Texas County has 392 flu cases

The timing of flu is very unpredictable and can vary from season to season. Locally the Texas County Health Department is monitoring influenza activity weekly to determine if the number of cases appear to have peaked and if key flu activity indicators fell.

The agency’s communicable disease surveillance system monitors a number of community health indicators including influenza on a year round basis. Data compiled from a number of surveillance sites including schools, daycares, hospital, and area physicians give an overall picture of current health trends.  

So far Texas County’s 2017/2018 flu season stands at 9 lab confirmed cases. Seven of those were reported this week. 

Flu activity most commonly peaks in January or February but can begin as early as October and continue to occur as late as May.  Most of the U.S. is now experiencing high levels of influenza-like-illness (ILI), according to the Center for Disease Control.  

While getting a flu shot is still the best way to prevent influenza, the importance of basic everyday measures must not be overlooked to help minimize the spread of influenza within the community.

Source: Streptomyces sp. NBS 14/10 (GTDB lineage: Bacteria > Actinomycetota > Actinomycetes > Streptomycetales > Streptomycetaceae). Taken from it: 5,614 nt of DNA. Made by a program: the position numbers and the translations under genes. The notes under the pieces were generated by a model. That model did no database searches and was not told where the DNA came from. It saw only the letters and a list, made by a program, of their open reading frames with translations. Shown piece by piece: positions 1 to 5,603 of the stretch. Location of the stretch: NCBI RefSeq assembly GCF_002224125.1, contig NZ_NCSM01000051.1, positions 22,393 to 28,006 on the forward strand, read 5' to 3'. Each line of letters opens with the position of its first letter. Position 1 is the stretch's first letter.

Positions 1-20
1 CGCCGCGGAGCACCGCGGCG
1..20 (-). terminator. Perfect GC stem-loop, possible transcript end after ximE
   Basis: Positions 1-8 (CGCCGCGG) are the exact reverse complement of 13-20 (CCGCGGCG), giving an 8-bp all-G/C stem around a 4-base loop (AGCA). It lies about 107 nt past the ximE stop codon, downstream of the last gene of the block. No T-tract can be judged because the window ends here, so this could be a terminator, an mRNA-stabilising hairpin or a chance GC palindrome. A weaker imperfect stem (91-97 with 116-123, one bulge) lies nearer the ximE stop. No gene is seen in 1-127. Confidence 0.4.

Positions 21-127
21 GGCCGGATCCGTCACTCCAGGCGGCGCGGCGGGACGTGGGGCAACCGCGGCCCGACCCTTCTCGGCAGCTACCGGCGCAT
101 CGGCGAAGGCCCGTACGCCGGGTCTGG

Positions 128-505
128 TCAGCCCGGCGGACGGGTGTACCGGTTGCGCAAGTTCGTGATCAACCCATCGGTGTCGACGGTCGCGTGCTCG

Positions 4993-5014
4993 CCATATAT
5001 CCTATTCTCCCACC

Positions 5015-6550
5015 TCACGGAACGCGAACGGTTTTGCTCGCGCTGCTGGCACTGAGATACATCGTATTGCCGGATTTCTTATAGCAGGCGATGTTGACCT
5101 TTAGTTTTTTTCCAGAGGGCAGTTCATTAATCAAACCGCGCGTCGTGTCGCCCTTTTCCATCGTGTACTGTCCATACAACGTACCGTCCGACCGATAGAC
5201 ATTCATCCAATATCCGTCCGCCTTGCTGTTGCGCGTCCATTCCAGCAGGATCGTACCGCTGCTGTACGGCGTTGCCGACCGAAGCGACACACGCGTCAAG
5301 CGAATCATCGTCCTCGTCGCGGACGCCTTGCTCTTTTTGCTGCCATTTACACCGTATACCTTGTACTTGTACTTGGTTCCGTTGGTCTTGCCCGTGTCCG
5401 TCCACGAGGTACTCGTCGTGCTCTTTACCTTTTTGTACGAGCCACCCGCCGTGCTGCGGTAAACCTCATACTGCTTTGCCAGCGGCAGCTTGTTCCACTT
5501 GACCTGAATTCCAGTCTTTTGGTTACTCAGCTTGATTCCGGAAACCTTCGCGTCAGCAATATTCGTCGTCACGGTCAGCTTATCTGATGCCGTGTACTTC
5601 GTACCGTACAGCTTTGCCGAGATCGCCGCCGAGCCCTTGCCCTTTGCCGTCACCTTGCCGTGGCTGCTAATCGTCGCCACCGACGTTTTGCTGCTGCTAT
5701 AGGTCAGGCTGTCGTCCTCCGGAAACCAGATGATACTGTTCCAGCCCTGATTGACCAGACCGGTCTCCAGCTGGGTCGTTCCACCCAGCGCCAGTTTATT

#1 Wash Your Hands (Well and Often) and Use Hand Sanitizers.

Most cold and flu viruses are spread by direct contact.  Someone who has the flu and sneezes onto their hand, then touches the telephone, the keyboard, a kitchen glass.  The germs can live for hours, in some cases weeks, only to be picked up by the next person who touches the same object.  So wash your hands well (for at least 20 seconds) and often.  If no sink is available, use hand sanitizer containing at least 60% alcohol.


#2 Don't Cover Your Sneezes and Coughs With Your Hands (use the "Dracula Cough instead).

Because germs and viruses cling to your bare hands, muffling coughs and sneezes with your hands results in passing along your germs to others.  When you feel a sneeze or cough coming, do the "Dracula Cough" .  Cough or sneeze into your inner elbow or upper arm.  Or use a tissue, throw it away immediately, then wash your hands.


#3 Don't Touch Your Face

Cold and flu viruses enter your body through the eyes, nose, or mouth.  Touching their faces is the major way children catch colds, and a key way they pass colds on to their parents.

#4  Stay home when sick

If you are ill with flu or other respiratory illness stay home (or keep your child at home) for at least 24 hours after fever is gone unless necessary, such as leaving home to seek medical care.

#5 Clean common use surfaces

At home, in offices or other public places, particularly during flu and cold season, frequent cleaning of  touched objects and surfaces such as doorknobs, keyboards, and phones helps to minimize transference of germs.



































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